We use basil almost every time we cook. It is an extremely versatile herb that can be used in a wide variety of dishes. The problem with basil is that it is a summer annual that we only have fresh for about five months of the year. We always have a lot more fresh basil than we could ever eat. This of course leads us to want to preserve the excess basil.
My first couple of years of gardening, I froze my excess basil. This is actually pretty simple, and just involves cleaning off the basil plants, and putting the leaves in the freezer in a single layer on cookie sheets. After the leaves freeze, you can put them in zip-lock bags, and make sure to get most of the air out of the bags. This is a decent way to preserve basil, but unless you are using the basil in a sauce, the fact that the basil will get pretty slimy as soon as it starts to thaw, makes it not practical for most dishes. I actually much prefer drying basil.
A couple of years ago I dried basil, using my Excalibur dehydrator. This process is fairly easy, but it is time consuming. Basically, you just need to clean the plants, and place the leaves on the dehydrator shelves in a single layer. It took three days in the dehydrator to dry. Then you crush the leaves into tiny pieces, and put the basil in a spice container.
Now, I dry my basil in the easiest least labor intensive way I could find. My greenhouse is really hot, and really dry in the summer. I don’t do anything with my greenhouse at this time, so I thought it would be a perfect place to dry herbs and vegetables. I was right, it is a great place for drying.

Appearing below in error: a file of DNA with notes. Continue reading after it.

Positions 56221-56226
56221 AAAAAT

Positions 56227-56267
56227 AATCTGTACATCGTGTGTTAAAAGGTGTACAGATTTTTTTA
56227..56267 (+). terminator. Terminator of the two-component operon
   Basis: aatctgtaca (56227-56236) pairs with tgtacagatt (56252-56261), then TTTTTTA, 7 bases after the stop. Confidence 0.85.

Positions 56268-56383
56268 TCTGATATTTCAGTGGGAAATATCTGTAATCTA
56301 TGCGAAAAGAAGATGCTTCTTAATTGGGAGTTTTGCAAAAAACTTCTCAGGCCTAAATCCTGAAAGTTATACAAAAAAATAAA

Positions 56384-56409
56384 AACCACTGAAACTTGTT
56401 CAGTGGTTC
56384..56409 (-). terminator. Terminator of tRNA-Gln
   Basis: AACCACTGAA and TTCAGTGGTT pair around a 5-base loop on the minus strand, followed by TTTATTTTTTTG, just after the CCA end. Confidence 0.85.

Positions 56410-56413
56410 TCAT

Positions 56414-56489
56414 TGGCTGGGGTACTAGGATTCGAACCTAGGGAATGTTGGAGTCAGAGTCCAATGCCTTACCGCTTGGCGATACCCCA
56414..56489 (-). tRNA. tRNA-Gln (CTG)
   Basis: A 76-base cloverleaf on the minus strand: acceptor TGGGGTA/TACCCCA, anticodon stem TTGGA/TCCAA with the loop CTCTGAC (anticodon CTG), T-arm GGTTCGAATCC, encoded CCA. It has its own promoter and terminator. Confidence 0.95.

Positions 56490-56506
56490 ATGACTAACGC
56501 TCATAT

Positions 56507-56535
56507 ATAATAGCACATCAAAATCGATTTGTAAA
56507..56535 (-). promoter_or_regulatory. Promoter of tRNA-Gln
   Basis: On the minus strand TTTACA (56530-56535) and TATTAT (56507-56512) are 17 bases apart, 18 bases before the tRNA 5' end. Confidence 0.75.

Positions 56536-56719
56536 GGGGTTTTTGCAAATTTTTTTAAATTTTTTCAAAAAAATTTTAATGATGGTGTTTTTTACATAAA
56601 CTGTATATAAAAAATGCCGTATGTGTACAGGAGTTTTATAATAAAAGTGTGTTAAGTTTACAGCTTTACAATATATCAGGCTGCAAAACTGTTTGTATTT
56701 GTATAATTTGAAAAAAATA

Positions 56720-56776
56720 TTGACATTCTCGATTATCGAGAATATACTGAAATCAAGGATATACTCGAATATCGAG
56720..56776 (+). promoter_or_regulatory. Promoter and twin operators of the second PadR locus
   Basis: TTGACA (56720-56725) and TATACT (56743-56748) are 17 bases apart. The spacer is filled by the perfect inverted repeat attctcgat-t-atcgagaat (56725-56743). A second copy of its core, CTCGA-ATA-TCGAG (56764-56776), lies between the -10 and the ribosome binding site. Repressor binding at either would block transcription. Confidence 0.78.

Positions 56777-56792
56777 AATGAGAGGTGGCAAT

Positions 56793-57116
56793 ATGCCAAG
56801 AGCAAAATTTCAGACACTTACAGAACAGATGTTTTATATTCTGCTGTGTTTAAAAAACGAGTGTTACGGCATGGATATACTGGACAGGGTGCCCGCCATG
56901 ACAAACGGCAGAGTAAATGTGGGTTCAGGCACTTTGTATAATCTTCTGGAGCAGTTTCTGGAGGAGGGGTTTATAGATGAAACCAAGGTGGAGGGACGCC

How to dry basil in your greenhouse
1. Cut your mature basil plants just as they are starting to flower. This is the best time to dry the basil, as the flavor is at its height, and the plant is very large.
2. Shake the plant to knock off bugs and dirt.
3. Wash off basil plant.
4. Shake plants again to dry. The plants don’t need to be really dry, just dry enough that the leaves aren’t sticking together.
5. Hang up the basil plants in your greenhouse. I used clothes line pins.
6. After 3 days or so, the leaves should be completely dry and crumbly. At this point, simply run your hand up and down the stem of the plant pulling the leaves off and dropping them into a bowl.
7. Crunch the basil leaves into smaller pieces.
8. Put the basil pieces into your spice container.
~ Phil Williams
Phil Williams is a permaculture consultant and designer and creator of the website foodproduction101.com. His website provides useful, timely information for the experienced or beginning gardener, landscaper, or permaculturalist. Phil's personal goals are to build soil, restore and regenerate degraded landscapes, grow and raise an abundance of healthy food of great variety, design and install resilient permaculture gardens in the most efficient manner possible, and teach others along the way.